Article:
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queen anne’s lace

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Ammi majus (AM-mee MAY-jus)

False Queen Anne’s lace, Bishop’s weed, Bullwort, Lace flower, Goutweed

  Note: In the commercial floral industry, Ammi majus is commonly, but incorrectly, called Queen Anne’s lace—which is the common name of a close relative, Daucus carota. (See “Fun Facts”/Twin Cousins.)

Queen Anne’s lace features large (up to 6 inches in diameter, or larger) branching umbels that comprise masses of tiny white flowers atop long (24-36 inch), ferny-leaved stems. The umbelliferous flower heads have a lacy appearance.

When mature, Queen Anne’s lace flowers are typically white, but green and greenish-white varieties have been introduced.

Queen Anne’s lace flowers are relatively short-lived: Consumers can generally expect three to five days of vase life. When the flowers are displayed in warm, dry environments, the tiny blooms tend to drop quickly. However, when these flowers are purchased at the perfect stage of maturity, given proper care, displayed in an ideal environment and cut short, they can last from seven to 14 days.

As a commercially cultivated crop, Queen Anne’s lace is available year-round from both domestic and foreign growers; however, its natural season is late winter and spring (March-June).

vase-life extenders


Remove Queen Anne’s lace from the shipping boxes immediately upon arrival (these flowers are highly susceptible to water stress).

Check flower quality, then remove any packaging and stem bindings, as well as any leaves that would be under water in storage containers.

Rinse stems under tepid running water, then recut them with a sharp blade, removing at least 1 inch of stem. Immediately after cutting, dip or place stem ends into a hydration solution (particularly important with Queen Anne’s lace), to help the flowers absorb water more quickly and easily.

Finally, place the stems into clean, disinfected containers half filled with warm (100 F to 110 F), properly proportioned flower-food solution.

After processing, place these flowers into a floral cooler at 37 F to 40 F, and allow them to hydrate for at least two hours before using or selling them. (These flowers also can tolerate temperatures ranging from 33 F to 36 F.) Relative humidity of 90 percent in the cooler is ideal.

Queen Anne’s lace is sensitive to ethylene gas, so make sure your purchases are treated with an ethylene inhibitor at the grower level or during transportation, and keep them away from sources of ethylene (fruit, cigarette smoke and vehicle exhaust). Exposure to ethylene gas accelerates premature flower drop.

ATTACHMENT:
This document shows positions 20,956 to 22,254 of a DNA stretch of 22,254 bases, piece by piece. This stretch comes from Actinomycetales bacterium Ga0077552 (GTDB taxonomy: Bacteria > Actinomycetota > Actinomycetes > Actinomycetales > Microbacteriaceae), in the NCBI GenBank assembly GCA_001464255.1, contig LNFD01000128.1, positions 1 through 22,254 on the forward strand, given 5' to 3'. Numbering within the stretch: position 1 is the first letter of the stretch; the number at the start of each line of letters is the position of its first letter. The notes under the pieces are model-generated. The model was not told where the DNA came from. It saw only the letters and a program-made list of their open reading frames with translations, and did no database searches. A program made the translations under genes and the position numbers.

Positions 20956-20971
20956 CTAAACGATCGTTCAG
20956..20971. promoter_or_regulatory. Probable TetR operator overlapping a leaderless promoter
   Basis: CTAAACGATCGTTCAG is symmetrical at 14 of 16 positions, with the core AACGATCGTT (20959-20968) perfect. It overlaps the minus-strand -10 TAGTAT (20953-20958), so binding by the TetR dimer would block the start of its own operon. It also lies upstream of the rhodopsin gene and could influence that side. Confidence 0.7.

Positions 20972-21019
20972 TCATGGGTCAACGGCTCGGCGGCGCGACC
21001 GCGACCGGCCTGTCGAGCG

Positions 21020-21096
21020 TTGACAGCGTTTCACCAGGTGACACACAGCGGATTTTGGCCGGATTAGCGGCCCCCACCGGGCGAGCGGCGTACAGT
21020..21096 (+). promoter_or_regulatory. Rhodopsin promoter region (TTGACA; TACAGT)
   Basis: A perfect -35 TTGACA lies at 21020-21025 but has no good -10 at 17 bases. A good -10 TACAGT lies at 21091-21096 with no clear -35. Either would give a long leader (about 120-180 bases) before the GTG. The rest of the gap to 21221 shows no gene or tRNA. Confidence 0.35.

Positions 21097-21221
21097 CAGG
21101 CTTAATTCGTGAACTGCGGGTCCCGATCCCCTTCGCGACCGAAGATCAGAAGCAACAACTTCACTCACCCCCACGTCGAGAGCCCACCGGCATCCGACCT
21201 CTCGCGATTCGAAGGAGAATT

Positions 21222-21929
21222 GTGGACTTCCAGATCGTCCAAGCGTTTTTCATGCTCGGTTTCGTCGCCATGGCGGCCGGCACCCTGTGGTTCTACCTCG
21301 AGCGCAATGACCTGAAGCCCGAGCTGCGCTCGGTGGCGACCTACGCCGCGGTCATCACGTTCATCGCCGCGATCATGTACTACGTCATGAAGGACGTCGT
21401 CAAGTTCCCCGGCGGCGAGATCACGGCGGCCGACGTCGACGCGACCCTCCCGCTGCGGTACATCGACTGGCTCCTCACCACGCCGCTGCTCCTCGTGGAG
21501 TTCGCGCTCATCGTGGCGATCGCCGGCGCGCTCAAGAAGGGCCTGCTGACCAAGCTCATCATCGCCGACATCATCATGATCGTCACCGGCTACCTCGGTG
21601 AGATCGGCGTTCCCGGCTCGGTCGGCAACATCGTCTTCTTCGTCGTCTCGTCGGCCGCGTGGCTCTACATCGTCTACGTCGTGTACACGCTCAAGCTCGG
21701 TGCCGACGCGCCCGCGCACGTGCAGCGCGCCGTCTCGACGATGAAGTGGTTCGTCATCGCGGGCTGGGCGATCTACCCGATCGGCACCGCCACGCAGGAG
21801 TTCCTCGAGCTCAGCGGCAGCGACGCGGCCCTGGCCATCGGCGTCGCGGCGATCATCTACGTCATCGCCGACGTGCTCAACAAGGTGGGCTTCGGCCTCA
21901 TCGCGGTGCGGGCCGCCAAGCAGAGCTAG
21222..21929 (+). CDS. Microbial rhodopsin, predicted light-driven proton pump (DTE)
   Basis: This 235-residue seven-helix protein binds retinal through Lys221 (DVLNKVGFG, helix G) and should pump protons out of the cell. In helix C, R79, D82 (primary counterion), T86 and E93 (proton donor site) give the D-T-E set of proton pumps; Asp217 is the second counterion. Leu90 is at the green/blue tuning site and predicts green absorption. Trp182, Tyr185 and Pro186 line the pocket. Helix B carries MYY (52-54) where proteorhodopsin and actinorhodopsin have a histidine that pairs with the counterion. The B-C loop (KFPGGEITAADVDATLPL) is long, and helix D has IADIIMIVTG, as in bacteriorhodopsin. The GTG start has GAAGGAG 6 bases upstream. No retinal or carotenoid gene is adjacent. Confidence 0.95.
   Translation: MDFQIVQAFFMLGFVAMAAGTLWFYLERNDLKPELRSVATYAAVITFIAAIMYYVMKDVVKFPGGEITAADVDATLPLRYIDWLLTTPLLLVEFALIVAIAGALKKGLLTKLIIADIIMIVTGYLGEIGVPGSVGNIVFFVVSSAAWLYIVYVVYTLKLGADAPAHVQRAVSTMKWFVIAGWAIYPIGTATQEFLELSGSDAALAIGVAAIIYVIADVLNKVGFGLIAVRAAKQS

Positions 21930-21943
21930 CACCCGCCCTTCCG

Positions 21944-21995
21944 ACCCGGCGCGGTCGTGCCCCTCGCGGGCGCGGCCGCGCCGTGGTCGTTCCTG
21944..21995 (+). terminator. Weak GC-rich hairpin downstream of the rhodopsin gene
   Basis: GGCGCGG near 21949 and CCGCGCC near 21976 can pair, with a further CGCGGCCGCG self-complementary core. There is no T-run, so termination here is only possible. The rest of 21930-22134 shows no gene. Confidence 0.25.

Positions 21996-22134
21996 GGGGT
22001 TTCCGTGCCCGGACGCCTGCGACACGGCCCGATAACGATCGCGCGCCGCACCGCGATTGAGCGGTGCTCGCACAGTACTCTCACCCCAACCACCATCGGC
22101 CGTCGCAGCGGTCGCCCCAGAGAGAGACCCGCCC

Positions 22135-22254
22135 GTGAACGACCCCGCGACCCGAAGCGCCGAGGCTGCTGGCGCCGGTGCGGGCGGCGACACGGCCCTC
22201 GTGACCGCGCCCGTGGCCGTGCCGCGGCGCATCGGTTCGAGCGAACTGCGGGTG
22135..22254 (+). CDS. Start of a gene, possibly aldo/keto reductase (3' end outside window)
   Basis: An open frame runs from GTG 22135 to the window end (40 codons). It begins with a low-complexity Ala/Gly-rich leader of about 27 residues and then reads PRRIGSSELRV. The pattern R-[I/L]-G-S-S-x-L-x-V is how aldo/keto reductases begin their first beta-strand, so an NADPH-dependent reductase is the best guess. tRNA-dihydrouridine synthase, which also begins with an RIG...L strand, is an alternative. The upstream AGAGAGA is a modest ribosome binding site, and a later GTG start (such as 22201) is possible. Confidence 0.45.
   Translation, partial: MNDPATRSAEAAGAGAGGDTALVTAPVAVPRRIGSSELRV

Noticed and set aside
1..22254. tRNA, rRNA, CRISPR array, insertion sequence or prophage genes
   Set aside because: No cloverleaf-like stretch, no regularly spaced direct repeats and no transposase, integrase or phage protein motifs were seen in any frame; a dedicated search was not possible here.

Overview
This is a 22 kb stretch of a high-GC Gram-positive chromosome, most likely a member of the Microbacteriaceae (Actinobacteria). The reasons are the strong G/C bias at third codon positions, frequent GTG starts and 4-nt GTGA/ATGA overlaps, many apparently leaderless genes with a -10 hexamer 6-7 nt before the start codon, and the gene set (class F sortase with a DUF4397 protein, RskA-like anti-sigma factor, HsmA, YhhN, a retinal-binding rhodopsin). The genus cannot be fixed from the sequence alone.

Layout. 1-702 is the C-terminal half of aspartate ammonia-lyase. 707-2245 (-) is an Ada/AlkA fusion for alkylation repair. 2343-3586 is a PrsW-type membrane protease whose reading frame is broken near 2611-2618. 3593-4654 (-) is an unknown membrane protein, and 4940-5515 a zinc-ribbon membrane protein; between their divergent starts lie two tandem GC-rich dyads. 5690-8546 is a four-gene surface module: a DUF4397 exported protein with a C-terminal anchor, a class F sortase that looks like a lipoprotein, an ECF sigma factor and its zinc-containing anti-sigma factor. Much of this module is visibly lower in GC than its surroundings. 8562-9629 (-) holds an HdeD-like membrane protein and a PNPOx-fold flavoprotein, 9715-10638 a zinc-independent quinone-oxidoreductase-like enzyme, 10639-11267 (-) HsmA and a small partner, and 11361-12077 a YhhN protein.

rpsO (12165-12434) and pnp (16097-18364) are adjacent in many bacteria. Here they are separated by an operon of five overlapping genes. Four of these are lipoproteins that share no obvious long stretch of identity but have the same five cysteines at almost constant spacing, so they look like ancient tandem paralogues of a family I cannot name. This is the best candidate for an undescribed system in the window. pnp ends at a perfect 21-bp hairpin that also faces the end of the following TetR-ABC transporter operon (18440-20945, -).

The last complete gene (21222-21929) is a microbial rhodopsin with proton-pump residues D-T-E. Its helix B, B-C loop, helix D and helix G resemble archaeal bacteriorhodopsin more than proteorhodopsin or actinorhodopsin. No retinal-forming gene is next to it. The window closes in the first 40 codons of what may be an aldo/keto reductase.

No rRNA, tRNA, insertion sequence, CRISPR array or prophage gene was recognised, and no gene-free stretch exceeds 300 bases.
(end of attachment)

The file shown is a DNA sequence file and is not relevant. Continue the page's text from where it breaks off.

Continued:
Recut stems, wash containers and change flower-food solution every other day to prevent bacteria buildup and keep nutrient solution flowing up the stems.
  purchasing checklist  
  • For maximum vase life, buy Queen Anne’s lace when outer florets show color but before the flowers have opened.
  • Check closely for damaged florets, rot and yellow foliage (a sign of age or prolonged storage).
  • Make sure stems are strong enough to support the flower heads.
  • Hold bunches upside-down, and shake gently to check for petal drop.

fun facts

FAMILY MATTERS Ammi is a member of the Umbelliferae/Apiaceae (parsley/carrot) family, which also comprises blue lace flower (Trachymene/Didiscus) and sea holly (Eryngium). Other family members include carrot, parsnip, celery, parsley, dill, chervil, fennel, caraway and anise.

TWIN COUSINS Daucus carota, commonly (and correctly) known as “Queen Anne’s lace” and “wild carrot,” is similar in appearance to A. majus. It is not cultivated as a cut flower but is often found growing abundantly along roadsides and riverbanks and in fields and wetlands during the summer.

HOME SWEET HOME A. majus is native to the Mediterranean region, including northeast Africa, southern Europe and western Asia.

handling concern

Sap exuding from stem ends can cause skin irritations (contact dermatitis) with some people, so it may prove beneficial to wear gloves when handling these flowers. Advise customers of this risk, as well.

Some information provided by:
Botanica, by R.G. Turner Jr. and Ernie Wasson
Chain of Life Network®,
Hortus Third, by Liberty Hyde Bailey and Ethel Zoe Bailey


Super Floral Retailing •• Copyright 2010
Florists' Review Enterprises, Inc.